Supreme Court: The 3-judge bench of SA, Bobde, CJ* and AS Bopanna and V. Ramasubramanian, JJ has directed telecom giants Bharti Airtel and Vodafone-Idea to disclose information/details regarding segmented offers to TRAI. It asked TRAI to ensure that such information is kept confidential and is not made available to the competitors or to any other person.
Facts leading to this order
- The Telecommunication Tariff (63rdAmendment) Order, 2018 issued by TRAI on 16.02.2018 was challenged by Bharti Airtel Limited, Idea Cellular Limited and Vodafone Mobile Services Limited. Apart from “Reporting Requirements” and “Significant Market Power”(SMP), a grievance was also raised against insistence of TRAI about the disclosure of segmented discounts/concessions.
- TDSAT issued an interim arrangement on 24.04.2018 staying the relevant clauses relating to the Reporting Requirements and the definition of SMP. However, the Tribunal permitted TRAI to ask for details of segmented discounts/concessions for analysis but exempted the Telecom Service Providers (TSPs) from disclosing the names of their customers and other sensitive information.
- After the High Court refused to interfere with the aforementioned order, the TDSAT heard the appeals finally and allowed them partially by a final order dated 13.12.2018, setting aside the Telecom Tariff 63rd Amendment Order in so far as it changes the concepts of SMP, Non-predation and the related provisions;
- TRAI hence moved the Supreme Court against TDSAT’s order and sought an interim direction to the service providers to disclose information/ details sought by the appellant regarding the segmented offers.
The TSPs argued before the Court that segmented offers constitute “confidentially designed trade practices” and the same has been recognised by TDSAT in it’s order. However, at the same time TDSAT allowed TRAI to seek the number of segmented offers made available to their existing customers, along with a declaration that the principles of non-discrimination were being followed. According to the TSPs, they are complying with the said direction.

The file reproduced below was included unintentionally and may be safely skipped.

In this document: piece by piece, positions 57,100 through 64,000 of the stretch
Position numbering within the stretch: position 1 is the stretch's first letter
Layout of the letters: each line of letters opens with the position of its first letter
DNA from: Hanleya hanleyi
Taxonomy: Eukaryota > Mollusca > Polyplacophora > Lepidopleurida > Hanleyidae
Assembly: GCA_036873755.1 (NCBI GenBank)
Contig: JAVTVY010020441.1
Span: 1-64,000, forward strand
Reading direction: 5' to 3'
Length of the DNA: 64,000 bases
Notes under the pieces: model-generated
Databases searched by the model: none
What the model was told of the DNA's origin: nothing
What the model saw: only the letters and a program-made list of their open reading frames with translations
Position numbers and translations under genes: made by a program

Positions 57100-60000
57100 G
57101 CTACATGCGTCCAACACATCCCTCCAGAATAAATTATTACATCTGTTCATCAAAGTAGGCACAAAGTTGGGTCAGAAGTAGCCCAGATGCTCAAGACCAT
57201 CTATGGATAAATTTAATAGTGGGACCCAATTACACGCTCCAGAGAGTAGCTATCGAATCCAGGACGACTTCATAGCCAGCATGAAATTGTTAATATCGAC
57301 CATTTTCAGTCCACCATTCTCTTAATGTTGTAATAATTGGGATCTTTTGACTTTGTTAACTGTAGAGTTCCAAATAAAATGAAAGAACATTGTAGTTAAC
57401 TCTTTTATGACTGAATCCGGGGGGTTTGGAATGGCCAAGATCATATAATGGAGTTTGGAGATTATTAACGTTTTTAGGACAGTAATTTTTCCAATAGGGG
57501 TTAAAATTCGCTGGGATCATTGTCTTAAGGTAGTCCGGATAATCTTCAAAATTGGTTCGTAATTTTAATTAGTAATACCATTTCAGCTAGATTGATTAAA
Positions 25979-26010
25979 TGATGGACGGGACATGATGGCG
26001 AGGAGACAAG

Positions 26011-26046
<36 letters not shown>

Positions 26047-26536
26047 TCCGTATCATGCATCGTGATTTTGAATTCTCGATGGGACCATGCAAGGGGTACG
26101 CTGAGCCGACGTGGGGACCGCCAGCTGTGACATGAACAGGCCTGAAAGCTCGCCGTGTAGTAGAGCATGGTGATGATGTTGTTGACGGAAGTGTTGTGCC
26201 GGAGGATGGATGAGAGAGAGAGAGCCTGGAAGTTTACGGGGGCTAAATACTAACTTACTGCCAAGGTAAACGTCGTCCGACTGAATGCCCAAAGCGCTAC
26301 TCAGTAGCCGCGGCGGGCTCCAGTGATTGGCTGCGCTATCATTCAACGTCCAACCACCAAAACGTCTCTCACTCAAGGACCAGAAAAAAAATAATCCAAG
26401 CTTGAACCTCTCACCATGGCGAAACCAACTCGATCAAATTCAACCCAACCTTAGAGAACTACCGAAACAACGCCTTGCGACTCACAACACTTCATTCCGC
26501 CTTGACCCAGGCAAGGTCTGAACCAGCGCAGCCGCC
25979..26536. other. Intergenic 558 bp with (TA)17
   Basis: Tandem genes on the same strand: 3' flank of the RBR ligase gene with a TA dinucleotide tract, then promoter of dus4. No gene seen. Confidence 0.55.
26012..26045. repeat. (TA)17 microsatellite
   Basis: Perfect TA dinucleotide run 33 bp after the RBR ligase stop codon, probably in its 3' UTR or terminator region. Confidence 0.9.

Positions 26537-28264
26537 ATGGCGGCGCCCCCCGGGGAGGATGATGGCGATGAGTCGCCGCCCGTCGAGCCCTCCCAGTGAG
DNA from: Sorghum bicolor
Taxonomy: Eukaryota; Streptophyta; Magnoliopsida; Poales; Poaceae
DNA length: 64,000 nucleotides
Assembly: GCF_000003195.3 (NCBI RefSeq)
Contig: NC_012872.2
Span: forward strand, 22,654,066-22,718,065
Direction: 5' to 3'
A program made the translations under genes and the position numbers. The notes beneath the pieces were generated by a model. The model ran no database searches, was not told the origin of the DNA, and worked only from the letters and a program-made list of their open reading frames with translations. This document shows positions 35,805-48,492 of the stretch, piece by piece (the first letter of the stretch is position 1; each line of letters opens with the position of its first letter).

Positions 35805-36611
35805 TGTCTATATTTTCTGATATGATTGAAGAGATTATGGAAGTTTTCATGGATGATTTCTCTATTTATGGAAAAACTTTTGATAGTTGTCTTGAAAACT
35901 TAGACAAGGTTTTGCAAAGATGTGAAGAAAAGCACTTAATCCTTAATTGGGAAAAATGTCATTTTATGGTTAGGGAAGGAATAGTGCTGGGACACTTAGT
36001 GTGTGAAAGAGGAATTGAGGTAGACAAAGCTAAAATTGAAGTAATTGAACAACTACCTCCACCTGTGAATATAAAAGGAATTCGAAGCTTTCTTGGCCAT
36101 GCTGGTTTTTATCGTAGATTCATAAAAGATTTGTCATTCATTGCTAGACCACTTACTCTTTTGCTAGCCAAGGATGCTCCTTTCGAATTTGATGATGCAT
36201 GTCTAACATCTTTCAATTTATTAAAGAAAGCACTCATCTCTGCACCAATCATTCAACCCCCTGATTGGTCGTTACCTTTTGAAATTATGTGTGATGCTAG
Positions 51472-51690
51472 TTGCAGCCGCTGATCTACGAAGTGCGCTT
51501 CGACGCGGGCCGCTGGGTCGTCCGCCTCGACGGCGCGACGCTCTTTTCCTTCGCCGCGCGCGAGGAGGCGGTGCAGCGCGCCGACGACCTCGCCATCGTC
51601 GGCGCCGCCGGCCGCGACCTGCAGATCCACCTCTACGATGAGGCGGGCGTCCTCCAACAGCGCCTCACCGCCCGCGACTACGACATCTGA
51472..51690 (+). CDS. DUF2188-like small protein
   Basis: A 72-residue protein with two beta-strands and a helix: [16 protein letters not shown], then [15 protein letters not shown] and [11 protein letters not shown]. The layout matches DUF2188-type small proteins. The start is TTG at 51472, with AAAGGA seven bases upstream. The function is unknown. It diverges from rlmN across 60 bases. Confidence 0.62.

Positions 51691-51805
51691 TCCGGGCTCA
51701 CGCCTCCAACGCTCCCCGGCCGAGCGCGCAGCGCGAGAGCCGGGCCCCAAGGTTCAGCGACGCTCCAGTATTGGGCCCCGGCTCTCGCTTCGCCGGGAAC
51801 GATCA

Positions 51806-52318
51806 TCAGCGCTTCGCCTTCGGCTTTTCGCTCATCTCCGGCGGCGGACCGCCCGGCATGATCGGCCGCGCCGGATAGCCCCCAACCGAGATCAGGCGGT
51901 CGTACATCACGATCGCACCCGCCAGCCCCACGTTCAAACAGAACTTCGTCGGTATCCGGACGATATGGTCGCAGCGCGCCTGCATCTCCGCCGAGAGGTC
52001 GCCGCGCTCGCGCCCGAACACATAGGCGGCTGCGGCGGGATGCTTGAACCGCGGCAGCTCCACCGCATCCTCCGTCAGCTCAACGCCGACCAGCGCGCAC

TRAI, on the other hand, submitted before the Court considering the number of segmented offers provided by TSPs from January, 2019 to December, 2019 in various states, the details of these offers are not even disclosed to TRAI and that therefore, despite being a regulator, TRAI is not in a position to analyse whether the plans are transparent and non-discriminatory and whether predatory pricing is resorted to by TSPs in the garb of segmented offers or not. It was contended that the TSPs are under a statutory obligation to offer tariffs in a transparent and non-discriminatory manner and to report all tariffs to the authority.
Considering the facts and circumstances, the Court said that that the information being sought by TRAI to ensure adherence to the regulatory principles of transparency, non-discrimination and non-predation, cannot be said, at least prima facie to be either illegal or wholly unjustified.
[Telecom Regulatory Authority of India v. Bharti Airtel Ltd., 2020 SCC OnLine SC 910, order dated 06.11.2020]
*Justice SA Bobde, Chief Justice of India has penned this order